Lilian Sear illustrated portrait by Sunjie Ni

In the 1920s, a brilliant young textile design student named Lilian Sear was enrolled at Central Saint Martins, then the Central School of Arts and Crafts. Her work showed great promise and exceptional talent, but Sear’s career as an artist came to an end when she married and started a family — like so many women before her.

It was Sear’s story that piqued our interest — what was it like to have been an art student in the 1920s at what is now one of the world’s top art schools? Research into the lives of her peers — female creative art students who were also at Central Saint Martins at the same time — revealed that Lilian Sear’s story as an ordinary woman in the arts is actually quite common, yet it is not one often touched upon in popular discourse. The Central Schools’ student magazine, Darts and Shafts, provided a charming slice of the 1920s art student life: a humorous student magazine that celebrated the everyday and poked fun at the process of practicing (and learning) art.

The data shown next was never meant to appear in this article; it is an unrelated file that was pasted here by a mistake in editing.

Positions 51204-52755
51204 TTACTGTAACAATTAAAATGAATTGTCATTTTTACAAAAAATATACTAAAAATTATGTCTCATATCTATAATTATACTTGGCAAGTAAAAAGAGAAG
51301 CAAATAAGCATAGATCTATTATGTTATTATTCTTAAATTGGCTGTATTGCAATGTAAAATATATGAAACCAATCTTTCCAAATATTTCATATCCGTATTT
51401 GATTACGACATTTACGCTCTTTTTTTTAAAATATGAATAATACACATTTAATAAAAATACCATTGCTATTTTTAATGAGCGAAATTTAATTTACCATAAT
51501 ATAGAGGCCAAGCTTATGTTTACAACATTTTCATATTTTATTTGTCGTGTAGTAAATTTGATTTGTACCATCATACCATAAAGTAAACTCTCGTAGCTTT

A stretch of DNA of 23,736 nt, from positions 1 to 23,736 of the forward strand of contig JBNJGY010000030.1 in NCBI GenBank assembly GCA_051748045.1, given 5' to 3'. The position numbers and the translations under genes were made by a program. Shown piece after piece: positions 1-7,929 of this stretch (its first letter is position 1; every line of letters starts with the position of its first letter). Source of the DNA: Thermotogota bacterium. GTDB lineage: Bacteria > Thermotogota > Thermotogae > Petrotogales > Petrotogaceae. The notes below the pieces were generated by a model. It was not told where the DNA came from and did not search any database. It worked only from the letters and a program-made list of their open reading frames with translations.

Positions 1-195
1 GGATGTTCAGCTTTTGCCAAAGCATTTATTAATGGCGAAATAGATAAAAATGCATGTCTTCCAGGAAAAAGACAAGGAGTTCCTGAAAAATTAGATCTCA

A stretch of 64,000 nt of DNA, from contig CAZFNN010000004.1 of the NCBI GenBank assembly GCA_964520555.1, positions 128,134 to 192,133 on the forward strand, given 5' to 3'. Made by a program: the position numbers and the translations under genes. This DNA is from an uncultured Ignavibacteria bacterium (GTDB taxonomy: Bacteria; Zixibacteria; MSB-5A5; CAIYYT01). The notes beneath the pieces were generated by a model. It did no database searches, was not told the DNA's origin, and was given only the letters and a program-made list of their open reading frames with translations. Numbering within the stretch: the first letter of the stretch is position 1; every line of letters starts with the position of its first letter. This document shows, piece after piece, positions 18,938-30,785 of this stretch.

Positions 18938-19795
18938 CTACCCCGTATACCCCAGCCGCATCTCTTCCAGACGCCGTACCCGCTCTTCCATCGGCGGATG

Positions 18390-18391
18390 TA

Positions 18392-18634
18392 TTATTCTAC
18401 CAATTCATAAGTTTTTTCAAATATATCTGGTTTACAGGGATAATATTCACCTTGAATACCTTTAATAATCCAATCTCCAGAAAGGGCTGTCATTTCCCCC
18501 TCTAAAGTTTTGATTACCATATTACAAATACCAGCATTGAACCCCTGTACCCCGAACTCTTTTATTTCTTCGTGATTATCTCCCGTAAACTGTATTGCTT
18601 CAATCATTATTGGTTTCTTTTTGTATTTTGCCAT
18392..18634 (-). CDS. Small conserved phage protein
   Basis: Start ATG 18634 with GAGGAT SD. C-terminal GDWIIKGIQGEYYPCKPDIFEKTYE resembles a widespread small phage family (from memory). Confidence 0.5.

The centennial anniversary of Darts and Shafts (The Lilian Sear Edition) explores “the personal is political” through the artworks of twelve female-identifying students from Central Saint Martins, as they navigate the challenges of establishing their creative identities. The artworks form a nexus between the Central Schools’ magazine from the 1920s and its contributors’ experiences with contemporary lived realities. Artist contributions explore a range of themes — including identity, pandemic life, the cost of living, heartache, domestic violence, and the objectification of women. Whilst much has changed since the 1920s, numerous obstacles remain in place for female creatives. Lilian Sear’s experience as an art student in the 1920s and the barriers to her practice as a female creative lay the foundation for this group exhibition, curated by seven female students under the MA Culture, Criticism and Curation.

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